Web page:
Malaparte was a deeply odd character, a border-nationalist of German origins, an Italian first world war hero, later a diplomat and journalist and a fascist of the first hour who went on to fall out with fascism and get locked up. This is probably why he is read at all now. Having been released, he reported the Eastern Front of 1941 for the Italian papers until he fell out with the Germans, covered the Finnish sector until something similar happened, ended up back in Italy in time to take part in his second Italian coup (he had already managed to invade Russia twice, once as an attaché with the Poles in 1920 and again with the Germans as a journo in 1941, and live to tell the tale), served in the pro-Allied Italian army, and claimed to have become a communist.
He was also an almost joyously unreliable source, a self-mythologising war junkie who made Hemingway look sensible, and to be frank, if he fell out with the fascists it wasn’t because he was going soft or anything. I’ve read his dispatches from the Eastern Front (The Volga Rises in Europe) and found it hard to make out what the Germans objected to – obviously my standards aren’t those of a Wehrmacht press officer, but there’s a lot of hardboiled combat reporting, quite a bit of gratuitous fine writing, and nothing much critical of the war or Germany.
He also had an Ernst Röhm gay-fascist streak you could have landed a fleet of Savoia-Marchetti flying boats on, across it. Or at least his style did. The Volga… is just full of dashing blond Finnish officers and casually hunky, rough-trade Nazi recovery mechanics track-bashing in the Ukrainian sun, although there are a fair few fair country girls whose hearts and minds don’t seem to need much winning in there as well. (By the time it all got stuck in a ditch outside Rostov-on-Don he’d long since been ghosted by the German spin doctors.)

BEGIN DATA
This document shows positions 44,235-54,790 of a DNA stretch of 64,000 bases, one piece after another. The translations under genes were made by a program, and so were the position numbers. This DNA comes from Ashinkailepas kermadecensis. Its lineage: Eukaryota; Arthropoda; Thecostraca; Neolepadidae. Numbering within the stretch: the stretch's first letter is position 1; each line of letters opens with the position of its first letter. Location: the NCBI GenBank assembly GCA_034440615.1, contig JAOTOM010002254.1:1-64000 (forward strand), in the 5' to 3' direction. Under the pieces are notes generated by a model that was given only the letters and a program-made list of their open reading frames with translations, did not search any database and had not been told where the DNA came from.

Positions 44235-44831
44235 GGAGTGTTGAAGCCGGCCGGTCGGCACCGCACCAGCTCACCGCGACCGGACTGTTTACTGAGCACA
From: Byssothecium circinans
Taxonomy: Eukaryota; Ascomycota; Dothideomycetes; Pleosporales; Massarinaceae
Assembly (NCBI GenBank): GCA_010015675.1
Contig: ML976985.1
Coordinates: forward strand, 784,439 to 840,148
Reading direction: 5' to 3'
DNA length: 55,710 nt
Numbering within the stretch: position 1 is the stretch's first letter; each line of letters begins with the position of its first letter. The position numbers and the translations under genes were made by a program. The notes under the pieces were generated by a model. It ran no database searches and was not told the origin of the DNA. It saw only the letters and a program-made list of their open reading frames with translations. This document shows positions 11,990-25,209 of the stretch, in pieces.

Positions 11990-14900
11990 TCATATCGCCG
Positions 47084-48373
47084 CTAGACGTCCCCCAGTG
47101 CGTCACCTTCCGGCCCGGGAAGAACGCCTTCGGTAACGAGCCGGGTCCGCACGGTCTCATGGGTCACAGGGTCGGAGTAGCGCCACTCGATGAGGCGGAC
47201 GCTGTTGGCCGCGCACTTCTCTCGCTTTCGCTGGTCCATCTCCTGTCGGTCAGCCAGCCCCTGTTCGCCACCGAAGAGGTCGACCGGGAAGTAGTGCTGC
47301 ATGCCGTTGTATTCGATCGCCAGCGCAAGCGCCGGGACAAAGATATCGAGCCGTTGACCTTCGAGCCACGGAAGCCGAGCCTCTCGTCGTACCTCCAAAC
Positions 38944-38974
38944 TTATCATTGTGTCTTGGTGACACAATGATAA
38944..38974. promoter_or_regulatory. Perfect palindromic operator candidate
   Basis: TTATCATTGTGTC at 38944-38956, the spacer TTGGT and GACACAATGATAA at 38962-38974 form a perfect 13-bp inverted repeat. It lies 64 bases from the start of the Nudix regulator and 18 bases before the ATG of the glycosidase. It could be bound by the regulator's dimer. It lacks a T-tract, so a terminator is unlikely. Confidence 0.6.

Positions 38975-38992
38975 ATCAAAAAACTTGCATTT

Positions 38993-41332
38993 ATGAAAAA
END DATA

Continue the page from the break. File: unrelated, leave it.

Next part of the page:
Anyway, a fascinating, utterly mad, and often deeply creepy writer. Back to the steps of the telephone exchange.
I think his coup technique is quite telling. Fascism always had an odd central contradiction in that it insisted it believed in hardcore political realism but also in romantic activism. Power, and specifically either firepower or horsepower, was all that mattered, but with enough will it would always be possible to change the power realities. Marxists offered inevitability; fascists opportunity. Rapid shock action directed at the key installations will give us the state, and that will give us everything else. Speed, style, ruthlessness, and cheek are everything. It’s the hope of audacity – get the right people together and a list of oil refineries, and everything is possible.
This may not sound very convincing, but it’s certainly true that many, many coups have been carried out following this rough plan.
Malaparte makes a complex distinction between the seizure of power in a parliamentary state and just using the parliamentary institutions to go legit later. He’s agin the first. I’m not so sure – two of the most successful coups of the 20th century were carried out in France, Petain’s parliamentary coup and de Gaulle’s rather less parliamentary one in 1958.
I think what’s happening here is that his residual fascist is showing.
Another thing that runs through the book is the idea, very common in extreme politics since 1918, that the military tactics of the late first world war – infiltration, independent action, surprise attack – can just be ported straight into politics. Malaparte actually goes so far as to make this explicit. It’s a great historical irony that the world experts of decentralised command were the Prussians, of course.
As always, though, it all makes for great tactics but lousy strategy.